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Lecture | Marbles and Monuments in an Age of Terrorism -TONIGHT in #SalemOR

10/22/2015
7:30 PM – 9:00 PM

Prof. James A.R. Nafziger, College of Law, Willamette University
Prof. Robert K. Paterson, Peter A. Allard School of Law, University of British Columbia

The endless controversy concerning the Parthenon/Elgin Marbles in the British Museum is iconic.
Although such claims for the unqualified return of cultural material to countries of origin or rightful owners have met with some success in the courts, the diplomatic arena and the private sector, a trend toward more collaborative solutions including long-term loans and sharing of objects is evident. Recently, the focus of cultural heritage law and lawyers has had to extend to the deliberate devastation and pillage of monuments and cultural objects by terrorists and other armed rebels, often driven by iconoclastic motives, particularly in the Middle East. Responses to such savagery have included the creation of safe havens for objects and greater attention in anti-terrorist initiatives to the protection of cultural objects. The legal framework for protecting the global heritage is both essential and evolving.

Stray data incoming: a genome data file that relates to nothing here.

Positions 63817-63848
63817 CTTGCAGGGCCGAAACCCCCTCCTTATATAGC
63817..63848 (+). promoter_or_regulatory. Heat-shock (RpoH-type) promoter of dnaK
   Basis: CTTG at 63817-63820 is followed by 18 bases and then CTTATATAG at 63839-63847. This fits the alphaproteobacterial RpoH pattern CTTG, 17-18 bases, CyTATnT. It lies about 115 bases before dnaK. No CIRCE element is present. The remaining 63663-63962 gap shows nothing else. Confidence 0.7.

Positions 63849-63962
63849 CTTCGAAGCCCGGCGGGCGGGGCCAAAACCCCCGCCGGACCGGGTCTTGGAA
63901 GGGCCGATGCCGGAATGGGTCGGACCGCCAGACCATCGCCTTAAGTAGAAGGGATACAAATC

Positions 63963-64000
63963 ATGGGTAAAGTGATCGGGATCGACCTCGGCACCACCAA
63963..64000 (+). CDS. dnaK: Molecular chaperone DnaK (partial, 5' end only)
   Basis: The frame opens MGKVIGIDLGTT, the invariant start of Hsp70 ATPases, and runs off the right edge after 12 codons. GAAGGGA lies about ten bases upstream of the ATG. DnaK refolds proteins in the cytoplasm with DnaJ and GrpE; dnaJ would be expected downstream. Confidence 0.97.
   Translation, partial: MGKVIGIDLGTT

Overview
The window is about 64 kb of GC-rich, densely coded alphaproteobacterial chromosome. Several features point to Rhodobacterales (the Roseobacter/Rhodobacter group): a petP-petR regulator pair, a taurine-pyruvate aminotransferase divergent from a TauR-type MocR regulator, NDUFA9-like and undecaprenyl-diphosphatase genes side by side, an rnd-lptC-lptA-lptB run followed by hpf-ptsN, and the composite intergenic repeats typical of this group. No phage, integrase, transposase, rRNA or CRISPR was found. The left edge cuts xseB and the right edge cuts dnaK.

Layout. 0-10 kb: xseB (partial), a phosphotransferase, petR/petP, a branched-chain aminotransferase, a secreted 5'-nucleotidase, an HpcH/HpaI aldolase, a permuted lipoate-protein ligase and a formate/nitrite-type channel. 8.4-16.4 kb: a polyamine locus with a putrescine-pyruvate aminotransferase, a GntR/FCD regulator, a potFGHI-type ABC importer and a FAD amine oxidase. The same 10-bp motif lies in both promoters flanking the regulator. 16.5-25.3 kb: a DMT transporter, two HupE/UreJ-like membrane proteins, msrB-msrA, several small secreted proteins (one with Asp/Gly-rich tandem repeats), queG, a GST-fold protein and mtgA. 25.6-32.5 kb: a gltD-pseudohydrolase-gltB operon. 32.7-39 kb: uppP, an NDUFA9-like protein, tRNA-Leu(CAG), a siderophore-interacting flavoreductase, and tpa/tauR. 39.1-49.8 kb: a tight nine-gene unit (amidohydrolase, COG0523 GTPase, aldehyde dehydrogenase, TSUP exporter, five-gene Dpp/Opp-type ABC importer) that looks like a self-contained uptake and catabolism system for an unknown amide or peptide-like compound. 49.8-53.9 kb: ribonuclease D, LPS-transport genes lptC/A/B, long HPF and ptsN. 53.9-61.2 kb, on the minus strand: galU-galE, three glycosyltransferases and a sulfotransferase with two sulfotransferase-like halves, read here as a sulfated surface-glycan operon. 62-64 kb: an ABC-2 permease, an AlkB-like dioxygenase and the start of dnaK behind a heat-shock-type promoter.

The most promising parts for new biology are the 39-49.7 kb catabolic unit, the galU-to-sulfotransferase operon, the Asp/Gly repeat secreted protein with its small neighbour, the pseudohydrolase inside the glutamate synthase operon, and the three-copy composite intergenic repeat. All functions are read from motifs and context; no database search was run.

This lecture is part of a larger lecture series entitled:

Taking the Long View: Art and Cultural Heritage in an Age of Terror

and is offered in conjunction with the Hallie Ford Museum of Art exhibition:

An Archaeologist’s Eye: The Parthenon Drawings of Katherine A. Schwab,

opening November 7 and continuing through January 31, 2016 in the Study Gallery and Print Study Center.

WU Campus – Law School – 201 — Paulus Lecture Hall
245 Winter Street SE
Salem 97301
Phone: 503-370-6380

Contact Information:
Hallie Ford Museum of Art
museum-art@willamette.edu
503-370-6855

Free and open to the public.

Event Sponsor(s):

Generous support for this lecture comes from Willamette University’s Center for Ancient Studies and Archaeology, the Hallie Ford Museum of Art, and the Department of Art History’s Verda Karen McCracken Young of the Department of Art History, the Center for Ancient Studies and Archaeology, and the Hallie Ford Museum of Art at Willamette University.

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